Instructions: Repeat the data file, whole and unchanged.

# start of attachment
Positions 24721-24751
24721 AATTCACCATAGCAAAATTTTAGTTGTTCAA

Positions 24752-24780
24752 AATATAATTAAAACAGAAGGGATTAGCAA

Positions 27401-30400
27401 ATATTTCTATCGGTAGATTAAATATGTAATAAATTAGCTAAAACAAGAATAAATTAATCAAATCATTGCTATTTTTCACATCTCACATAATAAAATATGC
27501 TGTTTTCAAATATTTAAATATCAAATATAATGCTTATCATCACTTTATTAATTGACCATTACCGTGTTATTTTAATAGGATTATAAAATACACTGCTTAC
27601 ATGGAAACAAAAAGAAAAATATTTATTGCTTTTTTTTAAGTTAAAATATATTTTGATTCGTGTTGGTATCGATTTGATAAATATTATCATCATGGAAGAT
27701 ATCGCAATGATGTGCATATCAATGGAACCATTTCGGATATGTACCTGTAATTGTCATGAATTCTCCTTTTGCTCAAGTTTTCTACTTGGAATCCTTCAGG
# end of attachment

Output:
Positions 24721-24751
24721 AATTCACCATAGCAAAATTTTAGTTGTTCAA

Positions 24752-24780
24752 AATATAATTAAAACAGAAGGGATTAGCAA

Positions 27401-30400
27401 ATATTTCTATCGGTAGATTAAATATGTAATAAATTAGCTAAAACAAGAATAAATTAATCAAATCATTGCTATTTTTCACATCTCACATAATAAAATATGC
27501 TGTTTTCAAATATTTAAATATCAAATATAATGCTTATCATCACTTTATTAATTGACCATTACCGTGTTATTTTAATAGGATTATAAAATACACTGCTTAC
27601 ATGGAAACAAAAAGAAAAATATTTATTGCTTTTTTTTAAGTTAAAATATATTTTGATTCGTGTTGGTATCGATTTGATAAATATTATCATCATGGAAGAT
27701 ATCGCAATGATGTGCATATCAATGGAACCATTTCGGATATGTACCTGTAATTGTCATGAATTCTCCTTTTGCTCAAGTTTTCTACTTGGAATCCTTCAGG